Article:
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Horm Behav. 2011 May;59(5):765-71. doi: 10.1016/j.yhbeh.2010.12.011. Epub 2010 Dec 30.

The role of salivary cortisol and DHEA-S in response to sexual, humorous, and anxiety-inducing stimuli.

Author information

1
Psychology Department, Mount Allison University, 49A York Street, Sackville, NB, Canada.

Abstract

Stress and anxiety are commonly thought to be detrimental to sexual function. Several studies in both the human and animal literature, however, have found that inducing anxiety can enhance sexual function in women. The mechanisms that explain a negative relationship between physical and psychological stress and sexual functioning are well documented, but little is known about how stress or anxiety might have a facilitatory effect on sexual arousal. As an initial step in exploring the relationship between anxiety and sexual arousal, the present study examined the role of the autonomic nervous system, and the adrenal hormones cortisol and dehydroepiandrosterone-sulfate (DHEA-S) in response to a sexual film, an anxiety-inducing film, and a humorous film. Nineteen premenopausal women (mean age 24.4 years) who were free from sexual difficulties came into the lab on three separate days. At each session they were shown an anxiety-inducing, sexually arousing, or humorous (control) film while their physiological arousal was measured. They also provided saliva samples before and after each film. Cortisol significantly decreased, while DHEA-S increased in the sexual and humorous conditions. Neither hormone changed significantly in the anxiety-inducing condition. Autonomic nervous system activity measured by heart rate and heart rate variability did not change in response to the sexual or anxiety-inducing films, but heart rate variability increased significantly in response to the humorous film. The cortisol/DHEA-S ratio at the post-sexual film time point was significantly negatively correlated with genital arousal (measured by vaginal pulse amplitude). Anxiety-inducing films did not result in a physiological stress response, which can explain why they do not impair sexual function.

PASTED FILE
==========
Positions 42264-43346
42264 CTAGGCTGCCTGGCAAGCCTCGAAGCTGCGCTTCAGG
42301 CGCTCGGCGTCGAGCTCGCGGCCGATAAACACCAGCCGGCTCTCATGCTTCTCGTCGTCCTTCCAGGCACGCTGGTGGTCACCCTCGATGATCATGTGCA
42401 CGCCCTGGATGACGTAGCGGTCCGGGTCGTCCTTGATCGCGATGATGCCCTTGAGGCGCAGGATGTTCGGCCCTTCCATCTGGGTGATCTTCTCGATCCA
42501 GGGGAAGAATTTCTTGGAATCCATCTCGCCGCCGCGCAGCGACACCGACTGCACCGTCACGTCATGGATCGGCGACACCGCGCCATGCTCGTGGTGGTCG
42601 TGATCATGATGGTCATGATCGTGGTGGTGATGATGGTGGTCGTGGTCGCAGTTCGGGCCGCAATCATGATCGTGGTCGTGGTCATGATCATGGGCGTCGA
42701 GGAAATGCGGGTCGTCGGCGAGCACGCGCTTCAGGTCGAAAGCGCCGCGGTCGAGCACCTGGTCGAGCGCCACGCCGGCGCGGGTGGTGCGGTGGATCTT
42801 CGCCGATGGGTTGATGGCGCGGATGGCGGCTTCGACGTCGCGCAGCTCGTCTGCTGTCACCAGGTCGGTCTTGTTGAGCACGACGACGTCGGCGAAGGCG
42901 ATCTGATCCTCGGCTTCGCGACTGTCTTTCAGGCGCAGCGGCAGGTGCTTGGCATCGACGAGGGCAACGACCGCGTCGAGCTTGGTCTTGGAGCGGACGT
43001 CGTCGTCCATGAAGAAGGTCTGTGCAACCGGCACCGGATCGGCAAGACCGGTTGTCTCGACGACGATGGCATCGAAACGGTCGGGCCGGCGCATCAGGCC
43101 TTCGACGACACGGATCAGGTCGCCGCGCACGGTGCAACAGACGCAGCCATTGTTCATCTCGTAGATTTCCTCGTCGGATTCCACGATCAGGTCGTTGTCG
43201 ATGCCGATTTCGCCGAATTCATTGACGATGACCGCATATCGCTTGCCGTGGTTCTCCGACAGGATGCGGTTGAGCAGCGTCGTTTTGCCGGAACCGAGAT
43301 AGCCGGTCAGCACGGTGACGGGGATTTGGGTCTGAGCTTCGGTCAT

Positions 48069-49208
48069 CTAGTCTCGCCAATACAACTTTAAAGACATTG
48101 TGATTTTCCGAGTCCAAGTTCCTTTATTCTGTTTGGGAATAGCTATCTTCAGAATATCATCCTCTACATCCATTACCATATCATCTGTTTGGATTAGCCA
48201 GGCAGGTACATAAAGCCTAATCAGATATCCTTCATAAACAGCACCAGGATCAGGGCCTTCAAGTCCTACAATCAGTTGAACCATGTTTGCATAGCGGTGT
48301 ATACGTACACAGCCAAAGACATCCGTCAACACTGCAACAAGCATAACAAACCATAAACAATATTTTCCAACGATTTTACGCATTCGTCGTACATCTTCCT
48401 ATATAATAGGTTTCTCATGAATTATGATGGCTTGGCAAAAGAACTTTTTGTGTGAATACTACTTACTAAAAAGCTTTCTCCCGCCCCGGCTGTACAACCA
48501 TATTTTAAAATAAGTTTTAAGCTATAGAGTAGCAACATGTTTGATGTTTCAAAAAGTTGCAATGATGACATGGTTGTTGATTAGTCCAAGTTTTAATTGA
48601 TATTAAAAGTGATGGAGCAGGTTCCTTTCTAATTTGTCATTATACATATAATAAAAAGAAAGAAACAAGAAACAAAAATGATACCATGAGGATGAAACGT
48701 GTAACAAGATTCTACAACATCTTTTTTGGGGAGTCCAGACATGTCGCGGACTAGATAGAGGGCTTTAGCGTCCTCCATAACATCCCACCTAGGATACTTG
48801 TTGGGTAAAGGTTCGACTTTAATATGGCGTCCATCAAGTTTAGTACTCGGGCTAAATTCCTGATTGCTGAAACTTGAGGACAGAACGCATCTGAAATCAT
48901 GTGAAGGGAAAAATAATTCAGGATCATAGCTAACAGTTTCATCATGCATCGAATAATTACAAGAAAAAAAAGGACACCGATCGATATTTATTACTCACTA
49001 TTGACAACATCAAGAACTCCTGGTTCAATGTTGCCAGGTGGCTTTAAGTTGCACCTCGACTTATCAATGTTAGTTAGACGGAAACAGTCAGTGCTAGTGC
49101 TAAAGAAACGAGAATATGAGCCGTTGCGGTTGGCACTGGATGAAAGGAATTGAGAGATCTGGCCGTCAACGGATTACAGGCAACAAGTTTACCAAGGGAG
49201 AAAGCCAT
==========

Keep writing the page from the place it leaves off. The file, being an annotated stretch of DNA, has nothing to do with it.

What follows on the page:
PMID:
21195074
PMCID:
PMC3085649
DOI:
10.1016/j.yhbeh.2010.12.011
[Indexed for MEDLINE]
Free PMC Article

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